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Busia steps-up efforts to address malnutrition challenge

The County Government of Busia, Egerton University and Boitekanelo College of Botswana have embarked on a community nutrition programme in the region for improved nutrition outcomes for women and young children.

The County Nutrition Coordinator Scholastic Nabade noted that stunting levels in children below the age of five stood at 22.2 per cent in Busia which she termed alarming considering Busia’s rich agricultural potential.

“Malnutrition is not a burden for the health sector alone, and thus the need to bring on board other sectors in order to fast-track malnutrition issues to be able to achieve the World Health Organization goals of reducing stunted growth and increasing breastfeeding,” said Nabade.

She said lack of knowledge was among key factors leading to malnutrition and that was why they were embracing partnerships to trickle down key information to relevant target groups including pregnant women and lactating mothers.

Dr Maureen Cheserek, a lecturer in the Department of human nutrition, Egerton University said their aim was to train and validate good agricultural and nutrition practices and technologies adopted by farmers to ensure that they improve their nutrition and livelihoods.

“From our baseline survey, we realized that most of the farmers do not consume fish and therefore we felt it good to sensitize them on the health benefits of fish,” said Cheserek.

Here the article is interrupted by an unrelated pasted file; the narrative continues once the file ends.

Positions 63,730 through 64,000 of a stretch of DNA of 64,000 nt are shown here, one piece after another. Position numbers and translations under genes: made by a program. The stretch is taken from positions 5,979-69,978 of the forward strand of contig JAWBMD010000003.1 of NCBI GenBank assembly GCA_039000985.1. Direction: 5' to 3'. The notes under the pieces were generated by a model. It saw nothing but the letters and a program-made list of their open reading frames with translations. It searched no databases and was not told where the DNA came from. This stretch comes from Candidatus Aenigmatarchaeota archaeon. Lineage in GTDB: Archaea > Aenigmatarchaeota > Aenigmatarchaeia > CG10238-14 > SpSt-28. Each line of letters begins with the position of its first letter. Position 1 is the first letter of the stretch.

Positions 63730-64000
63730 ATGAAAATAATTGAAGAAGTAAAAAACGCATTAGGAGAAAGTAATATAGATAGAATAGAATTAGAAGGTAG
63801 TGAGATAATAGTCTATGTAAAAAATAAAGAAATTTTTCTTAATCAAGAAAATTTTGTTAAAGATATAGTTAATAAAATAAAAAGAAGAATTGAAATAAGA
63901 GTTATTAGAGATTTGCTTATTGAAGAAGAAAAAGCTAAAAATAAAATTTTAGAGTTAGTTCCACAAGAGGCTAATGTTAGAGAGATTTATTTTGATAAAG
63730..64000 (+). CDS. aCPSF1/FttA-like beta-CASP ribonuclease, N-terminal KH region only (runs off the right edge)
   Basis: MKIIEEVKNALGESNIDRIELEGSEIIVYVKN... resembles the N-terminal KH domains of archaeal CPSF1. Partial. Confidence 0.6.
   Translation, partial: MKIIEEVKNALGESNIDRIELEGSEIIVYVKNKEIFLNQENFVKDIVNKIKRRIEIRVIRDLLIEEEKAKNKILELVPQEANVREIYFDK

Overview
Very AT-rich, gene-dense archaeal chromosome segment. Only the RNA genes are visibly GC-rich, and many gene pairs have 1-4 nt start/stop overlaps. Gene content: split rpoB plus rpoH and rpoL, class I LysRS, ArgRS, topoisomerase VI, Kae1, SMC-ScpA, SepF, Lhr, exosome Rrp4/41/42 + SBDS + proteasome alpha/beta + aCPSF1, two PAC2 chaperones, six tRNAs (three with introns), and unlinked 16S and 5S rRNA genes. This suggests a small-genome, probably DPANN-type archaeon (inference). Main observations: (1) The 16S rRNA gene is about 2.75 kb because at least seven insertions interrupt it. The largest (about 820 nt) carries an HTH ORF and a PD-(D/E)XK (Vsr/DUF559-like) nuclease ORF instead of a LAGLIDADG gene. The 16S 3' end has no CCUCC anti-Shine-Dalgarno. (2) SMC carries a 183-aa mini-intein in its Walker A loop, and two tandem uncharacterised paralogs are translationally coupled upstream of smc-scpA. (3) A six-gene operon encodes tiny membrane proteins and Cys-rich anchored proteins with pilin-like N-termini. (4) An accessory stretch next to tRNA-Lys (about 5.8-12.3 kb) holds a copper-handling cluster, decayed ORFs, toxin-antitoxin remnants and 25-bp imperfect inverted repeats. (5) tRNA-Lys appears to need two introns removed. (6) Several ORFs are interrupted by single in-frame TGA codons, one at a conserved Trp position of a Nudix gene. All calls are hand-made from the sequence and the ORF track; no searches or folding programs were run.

They were speaking at a forum organized by the Kenya Climate Smart Agriculture Project at Wakhungu Hatcheries in Samia Sub County that attracted various stakeholders including County Fisheries and Nutrition officers, fish farmers and vendors and community Health Volunteers (CHVs).

The forum was meant to sensitize the local community on nutrition, health benefits of fish, women and children recommended food and importance of value addition.

Among the activities included how to cook fish, fish value added products and diverse diets from other food groups.

According to Grace Khatenya, a master’s student in human nutrition, Africa has almost similar nutrition problems hence the need for the partnership among nutrition experts.

Khateya thanked the Busia County government for its support emphasizing on the importance of solving nutrition challenges professionally.

Thato Gokatweng from Botswana alluded to the fact that different perspectives they get from community interaction will guide them to new interventions in addressing malnutrition.

Farmers, led by Patrick Nyamori who started fish farming through the Economic stimulus program (ESP) welcomed more of such trainings and challenged men to support nutrition programmes.

By Absalom Namwalo

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